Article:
Alexie’s essay “My Encounters With the Homeless People of the Pacific Northwest" [pdf link], printed originally in the Fall 2006 of Willow Springs, is a simple list essay: seven narratives chronicling exactly what the title promises. Alexie plays social observer of the urban invisible, calling our attention to these ignored people, a kind of tribe of their own, while still arguing for their individualities. Alexie is too smart (and too aware, I imagine, of stereotypes of Native Americans) to find any quiet nobility in these people; they’re larcenous, crude, and racist, calling him fat and questioning his sexuality (Alexie recognizes one man who’s just called him a “half-a-fag” as the same one who called him a “fag” two years earlier: “from fully fag to half-a-fag in only two years. I guess I’m making progress”).
Alexie’s first six sections ask questions of the reader: how do we, as city dwellers, deal with the mass of tragic humanity living without housing in our cities? How do we help them—really help them? We can buy them food; Alexie does, offering groceries to a man who throws a bag of bagels back at him, saying “I hate that Jew shit.” We can try to engage them; Alexie does, asking three homeless Native Americans which tribes they belong to, to which one replies “the Eat My Pussy tribe.” Alexie suggests that we are driven by a desire to help, but that in trying, we run up against humanity’s tendencies towards conflict and frustration.
As a result, all our encounters with the homeless are unsatisfying, no matter how good our intentions are. Carrying groceries to a panhandler outside a supermarket, Alexie wants “to stop every attractive woman and tell her I bought food for the homeless.” We use the homeless for our own ends, Alexie argues, seeing them when it’s convenient for us, when we need them to make us feel better about our own privilege.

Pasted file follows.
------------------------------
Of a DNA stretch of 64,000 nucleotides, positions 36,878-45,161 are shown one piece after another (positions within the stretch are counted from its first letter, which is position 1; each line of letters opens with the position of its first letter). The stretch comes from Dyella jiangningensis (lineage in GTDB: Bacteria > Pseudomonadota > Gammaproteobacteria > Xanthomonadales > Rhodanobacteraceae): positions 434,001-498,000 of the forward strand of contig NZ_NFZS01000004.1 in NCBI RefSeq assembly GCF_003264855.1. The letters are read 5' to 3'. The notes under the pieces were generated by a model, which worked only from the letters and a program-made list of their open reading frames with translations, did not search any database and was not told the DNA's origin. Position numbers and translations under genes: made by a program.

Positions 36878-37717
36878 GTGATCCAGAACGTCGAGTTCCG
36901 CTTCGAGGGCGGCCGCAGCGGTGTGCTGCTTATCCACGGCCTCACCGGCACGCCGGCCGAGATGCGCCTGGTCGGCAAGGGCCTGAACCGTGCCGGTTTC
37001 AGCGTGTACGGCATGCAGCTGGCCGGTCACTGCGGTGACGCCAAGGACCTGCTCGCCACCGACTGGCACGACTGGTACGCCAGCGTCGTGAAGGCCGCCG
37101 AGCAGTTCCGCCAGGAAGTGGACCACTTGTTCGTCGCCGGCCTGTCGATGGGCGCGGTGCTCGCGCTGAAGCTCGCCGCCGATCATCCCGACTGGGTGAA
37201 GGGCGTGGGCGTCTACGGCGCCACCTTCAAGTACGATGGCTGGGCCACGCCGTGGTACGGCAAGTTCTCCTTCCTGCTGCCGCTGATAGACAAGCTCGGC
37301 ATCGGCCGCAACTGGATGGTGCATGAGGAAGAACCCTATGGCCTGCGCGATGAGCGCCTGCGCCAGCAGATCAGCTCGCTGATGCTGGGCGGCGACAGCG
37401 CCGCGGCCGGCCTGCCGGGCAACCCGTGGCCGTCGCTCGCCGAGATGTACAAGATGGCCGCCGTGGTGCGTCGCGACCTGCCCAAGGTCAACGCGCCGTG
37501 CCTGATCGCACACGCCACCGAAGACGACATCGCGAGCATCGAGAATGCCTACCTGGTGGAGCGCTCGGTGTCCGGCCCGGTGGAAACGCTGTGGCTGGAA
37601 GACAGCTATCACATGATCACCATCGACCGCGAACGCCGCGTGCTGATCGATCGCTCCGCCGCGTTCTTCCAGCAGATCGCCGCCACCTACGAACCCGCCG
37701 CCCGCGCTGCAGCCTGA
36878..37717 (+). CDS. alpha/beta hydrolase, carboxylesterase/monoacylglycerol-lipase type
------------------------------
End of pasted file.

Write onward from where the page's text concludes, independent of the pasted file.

The final section is where Alexie explores that idea to devastating effect. Outside an upscale grocery store, he meets a young woman with a dog, who explains that she needs $500 for an operation, to be performed at cost by a kindly veterinarian, to remove a tumor from her dog. Alexie, “feeling artistic and generous,” asks for the vet’s phone number. When he speaks to the vet, he learns that the dog’s tumor is in his spine, and that even if the operation succeeds, the old dog would suffer for the rest of his short life.
“She has to let him go,” the vet tells Alexie.
He returns to the grocery the next day, but can’t find the dog’s owner, who had assured him that they were always there. Later visits fail to uncover her whereabouts, and years later, Alexie looks for her and her dog every time he passes the grocery; “I can’t let them go,” he writes.
What Alexie wants to tell her is unclear; does he want to tell her what the vet said in order to convince her that she should not save money for the dog but instead for her? Does he want to comfort her in the loss of her companion? Or does Alexie want to prove to her that he did follow up on what he said he’d do, to show her that people—and him specifically—do care about the homeless?
None of these. In the final two sentences of the essay, Alexie destroys our comfortable narrative about our relationships with the homeless, our passive benevolence towards them.
“I can’t let them go because I’m a liar,” he writes. “I never called the vet.”
Colin Rafferty teaches nonfiction writing at the University of Mary Washington in Fredericksburg, Virginia. Recent work has appeared in Witness, the Rumpus, and Used Furniture Review.